by clicking the arrows at the side of the page, or by using the toolbar.
by clicking anywhere on the page.
by dragging the page around when zoomed in.
by clicking anywhere on the page when zoomed in.
web sites or send emails by clicking on hyperlinks.
Email this page to a friend
Search this issue
Index - jump to page or section
Archive - view past issues
Panpa Bulletin : November December 2006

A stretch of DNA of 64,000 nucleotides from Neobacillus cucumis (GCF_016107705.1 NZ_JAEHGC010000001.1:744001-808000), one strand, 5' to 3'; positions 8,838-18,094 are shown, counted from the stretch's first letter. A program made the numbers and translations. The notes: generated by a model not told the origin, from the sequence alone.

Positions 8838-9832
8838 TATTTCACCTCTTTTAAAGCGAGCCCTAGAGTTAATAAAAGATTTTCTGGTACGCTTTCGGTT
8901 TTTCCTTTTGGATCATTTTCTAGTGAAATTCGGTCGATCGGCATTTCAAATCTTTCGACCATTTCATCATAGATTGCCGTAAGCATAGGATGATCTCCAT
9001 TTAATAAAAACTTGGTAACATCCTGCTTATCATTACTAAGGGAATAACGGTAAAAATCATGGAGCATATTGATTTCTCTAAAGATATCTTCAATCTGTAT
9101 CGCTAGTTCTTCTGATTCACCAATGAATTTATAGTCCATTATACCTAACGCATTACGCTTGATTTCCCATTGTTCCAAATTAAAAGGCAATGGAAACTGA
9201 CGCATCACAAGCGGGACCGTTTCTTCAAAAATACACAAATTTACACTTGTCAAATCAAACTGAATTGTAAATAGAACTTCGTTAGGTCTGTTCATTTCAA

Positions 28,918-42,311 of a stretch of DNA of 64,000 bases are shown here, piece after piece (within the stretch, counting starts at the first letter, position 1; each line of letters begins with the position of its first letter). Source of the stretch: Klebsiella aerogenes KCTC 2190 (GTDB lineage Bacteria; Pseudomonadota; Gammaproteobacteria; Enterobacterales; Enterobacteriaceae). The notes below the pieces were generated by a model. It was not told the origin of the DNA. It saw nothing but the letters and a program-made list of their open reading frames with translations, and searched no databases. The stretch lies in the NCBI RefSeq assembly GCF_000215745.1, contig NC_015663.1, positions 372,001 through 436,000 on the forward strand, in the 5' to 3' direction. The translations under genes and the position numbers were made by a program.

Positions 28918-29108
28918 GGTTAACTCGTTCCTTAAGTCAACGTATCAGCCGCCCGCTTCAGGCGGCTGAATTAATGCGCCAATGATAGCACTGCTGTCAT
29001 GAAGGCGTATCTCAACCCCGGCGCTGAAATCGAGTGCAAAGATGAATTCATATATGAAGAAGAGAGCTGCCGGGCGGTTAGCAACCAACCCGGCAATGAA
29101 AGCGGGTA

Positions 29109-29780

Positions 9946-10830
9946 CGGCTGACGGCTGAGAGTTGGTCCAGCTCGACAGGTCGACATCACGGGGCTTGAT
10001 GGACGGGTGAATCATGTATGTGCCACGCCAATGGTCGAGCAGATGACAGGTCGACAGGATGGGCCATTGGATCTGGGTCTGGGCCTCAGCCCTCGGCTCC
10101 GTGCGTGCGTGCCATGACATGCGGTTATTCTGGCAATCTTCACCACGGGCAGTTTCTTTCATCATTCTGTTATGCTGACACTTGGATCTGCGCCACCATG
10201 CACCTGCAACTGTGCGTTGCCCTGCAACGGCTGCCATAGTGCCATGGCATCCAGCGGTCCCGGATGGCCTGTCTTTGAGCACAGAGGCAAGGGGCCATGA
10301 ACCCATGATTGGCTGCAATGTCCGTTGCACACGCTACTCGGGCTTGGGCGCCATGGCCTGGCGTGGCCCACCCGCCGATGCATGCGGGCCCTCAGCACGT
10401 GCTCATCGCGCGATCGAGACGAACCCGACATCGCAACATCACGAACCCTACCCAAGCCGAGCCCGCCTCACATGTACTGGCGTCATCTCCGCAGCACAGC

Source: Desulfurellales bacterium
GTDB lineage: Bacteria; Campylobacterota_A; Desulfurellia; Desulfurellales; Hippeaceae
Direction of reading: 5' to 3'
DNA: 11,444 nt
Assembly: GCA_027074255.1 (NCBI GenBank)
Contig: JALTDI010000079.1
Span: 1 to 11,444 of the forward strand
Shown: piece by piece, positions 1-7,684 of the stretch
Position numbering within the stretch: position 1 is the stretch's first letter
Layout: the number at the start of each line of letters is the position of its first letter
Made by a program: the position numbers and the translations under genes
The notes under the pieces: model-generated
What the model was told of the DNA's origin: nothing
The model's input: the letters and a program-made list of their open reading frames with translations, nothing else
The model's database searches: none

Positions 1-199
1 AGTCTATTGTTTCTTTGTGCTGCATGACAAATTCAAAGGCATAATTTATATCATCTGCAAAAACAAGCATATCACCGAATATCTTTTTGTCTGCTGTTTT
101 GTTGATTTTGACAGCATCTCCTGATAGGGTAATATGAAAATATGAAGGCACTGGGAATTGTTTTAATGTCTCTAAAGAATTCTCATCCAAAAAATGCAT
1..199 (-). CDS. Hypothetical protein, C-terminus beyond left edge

November--December 2006 PANPA BULLETIN | 47 PROFILE Current job: Assistant editor. I develop new editorial projects and put business plans behind them. I scope out entirely new publishing oppor- tunities or helping relaunch or refocus sections. I was launch editor for the Herald's new lifestyle section, Essential. Old job: Editor in Chief, FPC Courier Newspapers Your typical day? My days are really varied. Lots of lobbying (read: nag- ging) people to get them excited about projects I'm working on; hearing about prospective prob- lems. Mostly it's head down, bum up in a spreadsheet. Or more enjoyably, working on layouts and concepts with designers. I've started doing a bit of writing again too -- good for the soul, especially if you've had an extended period working on spreadsheets. Time in the industry? Career highlights? I became a journalist in 1988 as a school leaver cadet at The Australian in Melbourne. Some of the more fun things I did: mustering on horseback in the Victorian Mallee (I couldn't walk for a week afterwards but it made a great read...), climbing to the top of the Anzac Bridge pylon during construction. When I told the engineer I was nine weeks pregnant, he nearly fainted. We'd had to climb a metal ladder to the very top and he couldn't get me down fast enough. Receiving runner up in the Young Women's division in 1999 for the Telstra Businesswoman of the Year Awards and when The Village Voice received an honourable mention in the PANPA Awards for Newspaper of the Year the first year we entered. Greatest achievement to date? Setting up The Village Voice (a monthly, A4-sized paper now owned and run by FPC Courier). It proved to the industry that micro- communities deserved good news coverage and could be serviced by "smarter" newspapers if you threw the old rules out. It was also an achievement being able to make it a more robust and bigger business than I'd ever expected. When you're in small business, there is a lot of fear that if you take the person who founded it out of the equation, the business will die. But I worked extremely hard to give the papers an identity that was independent of me and the fact that they are thriving under FPC Courier makes me feel very proud. Biggest challenge facing the industry in relation to your eld? Journalists need to stop being frightened of numbers and get their brains around the business of what we do. Only then can we have some really strong conversa- tions about how newspapers must be funded and costed and argue from a position of strength about the value we add to the business. Newspapers -- and media -- need to embrace triple-bottom-line accounting. It's still fairly new and not common practice, but we should be leading the way. Our industry cannot be contained on a two-dimensional spreadsheet that recognises only costs and income -- the value we create through our reporting, and how we service our communities needs to be accounted for. At the moment, it is just a happy coincidence. But as shareholder pressure builds, we need to have a transparent way of demonstrating that quality jour- nalism is at the very core of our mastheads and goodwill and that it requires sensible investment. How have newspapers changed since you started in the industry? It's great to see things like job sharing and part time work now more common, and as a result, to see more women in more senior roles on the editorial floor, and people balancing families with their work. Having babies was unheard of when I was a cadet -- that was one of the reasons I left The Australian. What do you enjoy most about the industry? The creativity -- pulling a new publication together from nothing. Capturing the vision, selling it, delivering on it, then building a readership of people who love it. That's an enormous blast. What makes good management in a news organisation? Being able to listen -- not to just what's being said, but what's not being said -- and take people's concerns into account. Perseverance, too -- never give up on great ideas. Oh, and patience -- a challenge after years of self-employment. What work-related moment would you rather forget? Singing "Like a Virgin" with Jennifer Stokeld at the karaoke at the FPC Courier Christmas party last year. It was very, very late. What do you do to relax? I love karaoke (it's just that no-one can stay in tune after seven glasses of bubbles). Plus I love reading and hanging out with my boys who are 13 and 7. I also love entertaining. Who do you admire most?: Kathryn Graham (now deceased), former publisher and owner of The Washington Post. In one year s time, what do you hope you ll have achieved? To have one or more of the edito- rial projects that I'm currently working on up and running and to be managing a team of young journalists again. It s about making creativity look good on a spreadsheet The Sydney Morning Herald s Kylie Davis knows her numbers, but still loves words Journalists shouldn t be frightened of numbers -- Kylie Davis